First Satellites To Reach Outer Planets

The Pioneer Spacecraft Missions are a series of eight spacecraft missions managed by NASA's Ames Research Center's Pioneer Project Office.

Satellites have been an integral part of man’s quest to learn more about our world, and beyond what we can see. Between 1965 and 1968, Pioneers 6-9, managed by NASA’s Ames Research Center’s Pioneer Project Office, were launched into solar orbit. Pioneer 6, the oldest NASA spacecraft still in operation, made a successful contact for about two hours on December 8, 2000, to commemorate its 35th anniversary.  These satellites, now past their primary mission, are only occasionally tracked. 

Pioneer 10 launched on March 2, 1972, and became the first spacecraft to make direct observations and capture close-up images of Jupiter. The data obtained was crucial in realizing the fatal nature of Jupiter’s radiation belts to humans. Pioneer 10 is now more than 8 billion miles away.

Its successor, Pioneer 11, the first spacecraft to study Saturn, has a more curious tale. The motion of the Earth pushed it out of range of the spacecraft’s antenna, rendering it unable to turn to face Earth. In about 4 million years, the spacecraft will pass close to one of the stars in the constellation Aquila (the Eagle).

In the 1970s and ‘80s, Voyager 1 and 2 conducted a “grand tour” of the outer planets, discovering new moons and rings, compiling movies of the atmospheres of planets, and other observations. While Voyager 1 focused on Jupiter and Saturn, Voyager 2 was tasked to fly past Uranus and Neptune- a remarkable feat that has not been replicated since.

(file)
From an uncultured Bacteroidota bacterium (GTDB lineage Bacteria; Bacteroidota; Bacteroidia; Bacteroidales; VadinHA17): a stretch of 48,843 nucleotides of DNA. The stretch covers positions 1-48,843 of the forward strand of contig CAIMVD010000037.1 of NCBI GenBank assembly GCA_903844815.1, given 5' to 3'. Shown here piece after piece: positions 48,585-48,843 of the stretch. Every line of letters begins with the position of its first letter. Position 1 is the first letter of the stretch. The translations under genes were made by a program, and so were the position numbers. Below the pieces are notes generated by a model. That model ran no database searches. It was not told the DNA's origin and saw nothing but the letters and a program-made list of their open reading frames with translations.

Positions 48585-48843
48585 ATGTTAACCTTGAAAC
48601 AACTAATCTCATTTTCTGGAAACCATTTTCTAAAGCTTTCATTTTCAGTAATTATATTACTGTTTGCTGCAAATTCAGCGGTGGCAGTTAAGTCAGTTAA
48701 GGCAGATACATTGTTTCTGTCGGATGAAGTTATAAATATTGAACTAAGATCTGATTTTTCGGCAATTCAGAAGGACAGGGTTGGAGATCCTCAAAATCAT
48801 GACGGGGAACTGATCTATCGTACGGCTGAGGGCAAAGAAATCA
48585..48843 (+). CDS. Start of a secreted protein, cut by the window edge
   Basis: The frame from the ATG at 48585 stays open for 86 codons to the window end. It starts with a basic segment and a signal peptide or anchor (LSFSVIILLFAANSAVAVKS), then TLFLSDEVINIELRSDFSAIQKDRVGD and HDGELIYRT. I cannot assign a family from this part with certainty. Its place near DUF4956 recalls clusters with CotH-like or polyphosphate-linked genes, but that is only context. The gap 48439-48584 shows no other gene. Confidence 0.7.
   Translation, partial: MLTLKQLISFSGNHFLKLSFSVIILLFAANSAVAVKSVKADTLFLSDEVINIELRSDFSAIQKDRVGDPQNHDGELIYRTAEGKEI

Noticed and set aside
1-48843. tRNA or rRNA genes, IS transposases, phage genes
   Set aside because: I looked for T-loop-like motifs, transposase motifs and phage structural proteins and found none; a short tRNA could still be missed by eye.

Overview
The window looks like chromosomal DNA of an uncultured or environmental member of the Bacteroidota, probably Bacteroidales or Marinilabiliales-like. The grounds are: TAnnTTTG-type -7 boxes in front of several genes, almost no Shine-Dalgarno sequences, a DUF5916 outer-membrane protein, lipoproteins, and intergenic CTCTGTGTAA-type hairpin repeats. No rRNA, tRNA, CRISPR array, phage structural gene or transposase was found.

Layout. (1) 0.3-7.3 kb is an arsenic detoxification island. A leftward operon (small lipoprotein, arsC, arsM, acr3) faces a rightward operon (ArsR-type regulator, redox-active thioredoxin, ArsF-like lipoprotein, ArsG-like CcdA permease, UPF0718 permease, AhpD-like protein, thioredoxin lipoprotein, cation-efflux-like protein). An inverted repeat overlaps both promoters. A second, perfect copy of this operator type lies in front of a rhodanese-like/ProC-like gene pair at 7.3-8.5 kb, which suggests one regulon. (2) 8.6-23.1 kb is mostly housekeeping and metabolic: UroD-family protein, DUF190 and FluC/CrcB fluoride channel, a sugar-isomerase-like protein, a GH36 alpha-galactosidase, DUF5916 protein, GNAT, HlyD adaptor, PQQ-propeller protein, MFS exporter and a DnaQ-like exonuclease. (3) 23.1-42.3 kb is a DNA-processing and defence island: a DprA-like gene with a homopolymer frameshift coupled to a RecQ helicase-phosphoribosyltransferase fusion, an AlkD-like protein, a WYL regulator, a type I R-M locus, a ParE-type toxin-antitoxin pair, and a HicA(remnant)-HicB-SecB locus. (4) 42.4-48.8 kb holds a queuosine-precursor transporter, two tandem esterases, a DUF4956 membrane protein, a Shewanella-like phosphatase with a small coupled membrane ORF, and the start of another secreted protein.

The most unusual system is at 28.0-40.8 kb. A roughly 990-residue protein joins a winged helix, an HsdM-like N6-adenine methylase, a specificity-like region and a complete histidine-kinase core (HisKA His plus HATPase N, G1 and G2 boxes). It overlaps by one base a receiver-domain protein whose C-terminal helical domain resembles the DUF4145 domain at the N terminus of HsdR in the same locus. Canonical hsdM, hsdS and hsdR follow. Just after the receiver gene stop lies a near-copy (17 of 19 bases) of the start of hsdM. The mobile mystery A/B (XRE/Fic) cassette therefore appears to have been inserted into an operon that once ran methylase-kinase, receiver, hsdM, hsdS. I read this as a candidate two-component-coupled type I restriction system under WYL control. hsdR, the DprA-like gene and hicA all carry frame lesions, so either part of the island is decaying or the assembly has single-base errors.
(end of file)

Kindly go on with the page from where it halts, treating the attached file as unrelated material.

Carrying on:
With these successful missions in its belt, NASA launched the Galileo spacecraft that arrived at Jupiter in December 1995. The spacecraft would then spend seven years studying Jupiter, its moons, and its turbulent atmosphere until it met its end by crashing into Jupiter. Galileo’s success was limited by a malfunctioning radio antenna, reducing the amount of data transmitted to a trickle.

Our knowledge about Saturn can be credited to Cassini, launched into orbit around Saturn in the summer of 2004. It has captured the true wonders of Saturn, its rings and moons, and has sent back tens of thousands of images. Cassini has also carried the Huygens probe, which parachuted to a soft landing on Titan in January 2005. Their findings reveal the possibility of liquid pools and a volcano on the planet’s surface. Cassini remained a great source of data till its end when it was sent on a final mission that would exhaust its fuel supply.